Put up Homes for Wildlife

We understand that for many of you out there, this criteria is perhaps the one you think will be the hardest to fulfil. Because it means being crafty, right? Using tools and bits of wood to fabricate bug hotels that look half decent.

But if we were to let you into a little secret? Bees and pollinators don’t care too much about the appearance of the space you give them to live in, as long as it contains the elements they need to nest and get comfy.

Which also means, you don’t need to be a dab hand with a saw and screwdriver to create something suitable.

In fact, you don’t need any tools at all. And most of the materials you’ll likely have lying around the house, already. We call that upcycling. 

First up, download our guide on how to make your own bug hotel for a simple four-step guide to pulling something together.

This gives suggestions on how to turn washed out tins and old plant pots into homes for wildlife.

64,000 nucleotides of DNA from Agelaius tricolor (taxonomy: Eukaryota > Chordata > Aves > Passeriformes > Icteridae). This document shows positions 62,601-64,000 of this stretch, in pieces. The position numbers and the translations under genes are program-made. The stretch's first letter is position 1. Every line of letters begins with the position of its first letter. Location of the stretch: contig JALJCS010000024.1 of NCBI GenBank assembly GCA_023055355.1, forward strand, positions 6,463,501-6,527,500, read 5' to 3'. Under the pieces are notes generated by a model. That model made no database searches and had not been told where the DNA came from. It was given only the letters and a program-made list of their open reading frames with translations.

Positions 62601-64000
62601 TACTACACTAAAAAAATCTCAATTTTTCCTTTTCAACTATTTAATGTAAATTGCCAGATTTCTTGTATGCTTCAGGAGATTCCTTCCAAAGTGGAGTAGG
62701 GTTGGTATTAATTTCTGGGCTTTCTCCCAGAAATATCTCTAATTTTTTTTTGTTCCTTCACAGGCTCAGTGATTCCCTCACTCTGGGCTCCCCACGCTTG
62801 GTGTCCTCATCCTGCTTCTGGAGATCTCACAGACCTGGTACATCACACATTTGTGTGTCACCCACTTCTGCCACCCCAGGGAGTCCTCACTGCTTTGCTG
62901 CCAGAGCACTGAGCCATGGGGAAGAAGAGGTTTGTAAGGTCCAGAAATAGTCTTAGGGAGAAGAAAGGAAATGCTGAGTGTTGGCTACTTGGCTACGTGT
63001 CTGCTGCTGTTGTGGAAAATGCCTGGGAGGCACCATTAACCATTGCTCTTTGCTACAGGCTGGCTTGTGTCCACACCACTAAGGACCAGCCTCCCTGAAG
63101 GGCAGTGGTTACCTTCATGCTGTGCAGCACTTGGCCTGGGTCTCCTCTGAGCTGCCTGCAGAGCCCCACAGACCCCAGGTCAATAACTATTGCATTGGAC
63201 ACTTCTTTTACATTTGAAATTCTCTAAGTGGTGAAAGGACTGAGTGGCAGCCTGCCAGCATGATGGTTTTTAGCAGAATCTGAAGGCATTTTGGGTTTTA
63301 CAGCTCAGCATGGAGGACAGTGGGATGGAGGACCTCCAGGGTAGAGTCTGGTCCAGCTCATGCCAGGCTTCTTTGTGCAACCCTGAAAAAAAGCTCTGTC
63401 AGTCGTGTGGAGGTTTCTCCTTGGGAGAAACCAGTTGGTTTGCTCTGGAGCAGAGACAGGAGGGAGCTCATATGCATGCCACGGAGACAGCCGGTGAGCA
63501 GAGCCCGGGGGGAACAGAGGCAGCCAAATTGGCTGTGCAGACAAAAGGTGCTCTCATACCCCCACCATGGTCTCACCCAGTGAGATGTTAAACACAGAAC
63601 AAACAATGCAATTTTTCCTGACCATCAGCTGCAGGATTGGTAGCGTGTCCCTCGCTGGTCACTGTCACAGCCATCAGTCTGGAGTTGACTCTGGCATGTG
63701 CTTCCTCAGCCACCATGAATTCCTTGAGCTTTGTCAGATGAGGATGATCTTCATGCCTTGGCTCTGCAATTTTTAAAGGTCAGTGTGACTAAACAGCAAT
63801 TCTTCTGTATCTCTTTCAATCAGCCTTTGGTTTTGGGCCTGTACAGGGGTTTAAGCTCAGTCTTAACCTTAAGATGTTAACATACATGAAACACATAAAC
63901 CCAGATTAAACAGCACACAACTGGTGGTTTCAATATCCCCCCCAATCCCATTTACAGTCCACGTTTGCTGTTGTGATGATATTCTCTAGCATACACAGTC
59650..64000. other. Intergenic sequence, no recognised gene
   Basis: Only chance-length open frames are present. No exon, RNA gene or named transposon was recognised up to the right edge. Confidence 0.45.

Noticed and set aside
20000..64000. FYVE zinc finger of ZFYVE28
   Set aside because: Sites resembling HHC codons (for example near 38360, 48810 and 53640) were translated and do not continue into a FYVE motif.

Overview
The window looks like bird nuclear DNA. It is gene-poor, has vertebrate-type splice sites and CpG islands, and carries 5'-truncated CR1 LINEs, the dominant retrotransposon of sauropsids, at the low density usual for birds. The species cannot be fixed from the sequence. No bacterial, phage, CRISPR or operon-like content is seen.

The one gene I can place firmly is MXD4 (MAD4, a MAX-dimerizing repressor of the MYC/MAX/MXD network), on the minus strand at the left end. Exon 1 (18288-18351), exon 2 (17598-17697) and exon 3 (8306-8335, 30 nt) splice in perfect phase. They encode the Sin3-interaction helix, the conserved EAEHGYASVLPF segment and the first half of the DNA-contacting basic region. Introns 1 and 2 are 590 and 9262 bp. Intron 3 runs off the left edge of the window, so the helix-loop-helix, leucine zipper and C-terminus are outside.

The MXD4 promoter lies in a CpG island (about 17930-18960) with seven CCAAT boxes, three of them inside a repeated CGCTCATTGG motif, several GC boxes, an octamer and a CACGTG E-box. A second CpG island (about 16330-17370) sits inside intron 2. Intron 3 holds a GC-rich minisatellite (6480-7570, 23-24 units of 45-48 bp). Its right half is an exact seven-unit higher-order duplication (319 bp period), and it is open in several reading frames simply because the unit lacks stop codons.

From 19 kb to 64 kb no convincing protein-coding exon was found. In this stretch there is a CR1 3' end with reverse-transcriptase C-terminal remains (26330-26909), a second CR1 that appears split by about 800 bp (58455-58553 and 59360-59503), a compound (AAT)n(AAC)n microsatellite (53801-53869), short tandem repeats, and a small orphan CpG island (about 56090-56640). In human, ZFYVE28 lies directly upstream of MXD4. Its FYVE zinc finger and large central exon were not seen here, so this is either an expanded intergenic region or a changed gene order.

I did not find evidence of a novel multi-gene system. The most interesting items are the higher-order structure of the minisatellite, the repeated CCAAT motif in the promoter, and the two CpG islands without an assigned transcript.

Obviously, if you want to go the next level and produce something with wooden offcuts – such as the one pictured – go right ahead. But remember, it’s more the filling of your bug hotel’s “shell” that matters.

So what fillings work best for which pollinators?

For solitary bees. Opt for hollow stems – think old bamboo canes, large straws, blocks of wood with holes drilled into them.

For ladybirds. Bundles of dry sticks and twigs make cosy hibernation spots.

For lacewings. Roll up corrugated cardboards and place it inside something waterproof.

Still all sounding like too much hard work?

  • Leave some bricks (the ones with holes in) lying around your garden, or fix them to a south-facing wall – mason bees will love sheltering in the gaps.
  • Buy one online – we actually sell our bespoke bug hotels. They’ll be coming very soon to our online bft shop. Until then, drop us an email, to register your interest.
  • Don’t tidy your garden/outside spaces. That’s right. Heaps of dry leaves, loose bark, pine cones, stones and dead wood make healthy habitats for wood-boring beetles, centipedes, beetles, woodlice, spiders and more.

We need your help

Our mission is to help pollinators thrive.
Can you help us?